Quite a substantial weight but when you look at the ‘stuff’ aboard many cruising boats carry this would seem reasonable: especially if you then decide you don’t need a liferaft and enjoy diving.

    I would much prefer to stay with my boat even if it was full of water: as long as it was floating. Far better to have all your provisions, tools and so on than to be drifting about in a liferaft. Exactly like watertight bulkheads – often repairs can be undertaken if one has the time. Another advantage over the liferaft option is that they can easily be maintained and checked (not that they need much maintenance).

    I am fortunate in having a strongly built aluminium yacht and have the luxury of watertight bulkheads and a double skinned bottom (8 integral water tanks) but, as others have commented, this is not an easy option for many.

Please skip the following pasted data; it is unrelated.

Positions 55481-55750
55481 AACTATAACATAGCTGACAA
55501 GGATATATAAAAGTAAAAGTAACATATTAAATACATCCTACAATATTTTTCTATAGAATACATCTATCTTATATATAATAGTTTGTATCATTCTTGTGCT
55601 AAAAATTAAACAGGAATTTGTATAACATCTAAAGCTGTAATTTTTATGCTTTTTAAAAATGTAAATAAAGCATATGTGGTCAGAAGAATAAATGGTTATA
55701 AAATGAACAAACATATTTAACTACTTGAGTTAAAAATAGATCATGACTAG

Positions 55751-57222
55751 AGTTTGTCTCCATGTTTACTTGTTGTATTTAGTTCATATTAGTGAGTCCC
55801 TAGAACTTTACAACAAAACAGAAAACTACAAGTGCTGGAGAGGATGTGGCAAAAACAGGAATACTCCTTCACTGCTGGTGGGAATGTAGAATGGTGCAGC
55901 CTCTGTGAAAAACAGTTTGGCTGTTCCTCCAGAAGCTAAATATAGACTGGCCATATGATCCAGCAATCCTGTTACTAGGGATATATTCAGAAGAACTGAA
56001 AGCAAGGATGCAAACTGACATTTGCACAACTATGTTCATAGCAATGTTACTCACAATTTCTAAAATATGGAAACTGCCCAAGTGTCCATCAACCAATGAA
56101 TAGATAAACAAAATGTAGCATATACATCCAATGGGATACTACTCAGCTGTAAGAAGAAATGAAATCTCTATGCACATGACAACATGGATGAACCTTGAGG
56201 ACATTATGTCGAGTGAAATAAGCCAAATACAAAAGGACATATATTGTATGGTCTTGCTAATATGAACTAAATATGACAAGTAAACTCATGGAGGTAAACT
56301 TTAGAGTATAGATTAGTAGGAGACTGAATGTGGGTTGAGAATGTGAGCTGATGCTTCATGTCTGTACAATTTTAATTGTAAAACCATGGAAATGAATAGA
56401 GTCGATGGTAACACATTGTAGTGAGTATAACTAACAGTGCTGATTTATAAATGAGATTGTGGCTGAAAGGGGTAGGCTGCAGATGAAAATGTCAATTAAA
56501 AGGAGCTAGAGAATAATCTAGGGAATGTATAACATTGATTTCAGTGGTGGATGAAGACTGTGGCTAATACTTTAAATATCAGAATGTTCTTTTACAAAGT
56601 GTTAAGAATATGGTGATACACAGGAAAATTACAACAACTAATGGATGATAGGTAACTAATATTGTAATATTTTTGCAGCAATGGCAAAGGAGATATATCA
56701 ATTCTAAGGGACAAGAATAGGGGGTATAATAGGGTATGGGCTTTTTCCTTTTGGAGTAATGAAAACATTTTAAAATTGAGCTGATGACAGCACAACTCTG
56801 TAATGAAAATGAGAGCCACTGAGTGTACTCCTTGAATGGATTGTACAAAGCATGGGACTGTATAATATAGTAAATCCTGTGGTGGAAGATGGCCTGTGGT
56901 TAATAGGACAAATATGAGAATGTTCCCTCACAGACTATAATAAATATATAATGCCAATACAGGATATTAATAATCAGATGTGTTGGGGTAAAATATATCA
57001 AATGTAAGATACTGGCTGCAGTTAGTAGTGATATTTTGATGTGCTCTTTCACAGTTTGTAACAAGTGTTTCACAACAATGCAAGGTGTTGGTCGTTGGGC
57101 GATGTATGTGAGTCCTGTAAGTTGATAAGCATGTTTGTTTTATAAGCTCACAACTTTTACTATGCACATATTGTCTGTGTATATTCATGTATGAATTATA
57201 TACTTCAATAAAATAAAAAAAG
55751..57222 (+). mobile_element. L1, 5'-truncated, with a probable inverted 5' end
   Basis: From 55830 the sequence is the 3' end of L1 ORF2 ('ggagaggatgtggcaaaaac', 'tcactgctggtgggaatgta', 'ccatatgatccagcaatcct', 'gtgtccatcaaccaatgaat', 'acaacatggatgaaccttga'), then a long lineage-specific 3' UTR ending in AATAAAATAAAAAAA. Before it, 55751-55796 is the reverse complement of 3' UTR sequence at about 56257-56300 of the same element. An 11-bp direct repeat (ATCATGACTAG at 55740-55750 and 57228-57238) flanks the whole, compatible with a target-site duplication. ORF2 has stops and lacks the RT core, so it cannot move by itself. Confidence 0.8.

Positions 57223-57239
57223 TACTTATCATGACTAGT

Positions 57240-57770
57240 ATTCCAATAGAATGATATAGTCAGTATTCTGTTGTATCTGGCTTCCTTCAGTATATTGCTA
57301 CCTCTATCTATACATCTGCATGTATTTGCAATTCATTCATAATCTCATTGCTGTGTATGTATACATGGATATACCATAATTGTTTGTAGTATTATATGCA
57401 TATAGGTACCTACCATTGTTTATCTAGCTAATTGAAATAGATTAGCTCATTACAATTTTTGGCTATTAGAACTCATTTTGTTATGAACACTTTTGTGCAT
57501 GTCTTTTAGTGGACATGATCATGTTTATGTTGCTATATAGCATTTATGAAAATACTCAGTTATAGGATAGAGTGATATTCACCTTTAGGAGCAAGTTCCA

• pat synge Dec 15, 2013, 8:11 pm

    I’m straying slightly from the original topic here but as it is relevant will mention that Laszlo Torok of Turtlepac has also recently developed an interesting emergency hull bandage. A bit like the old technique of passing a sail under the hull and using water pressure to hold it in place to attempt to stop a leak this is a tough reinforced polyester reinforced PVC inflatable ‘blanket’. Once lashed in place it is inflated and so uses both bouyancy and water pressure to hold it securely in place and ensure a seal.

    (I should mention that I have no financial interest in this business whatsoever having only ever worked with the company for a short time in the ’80s as a consultant.)

    • Colin Speedie Dec 16, 2013, 3:09 pm

      Hi Pat

      Interesting idea, and I’ll definitely take a look at it.

      I do have some concerns about the practicality of such ‘bandages’ however, which I’ll be touching on in a later post in this series.

      Best wishes


  • Roger N Dec 16, 2013, 5:56 am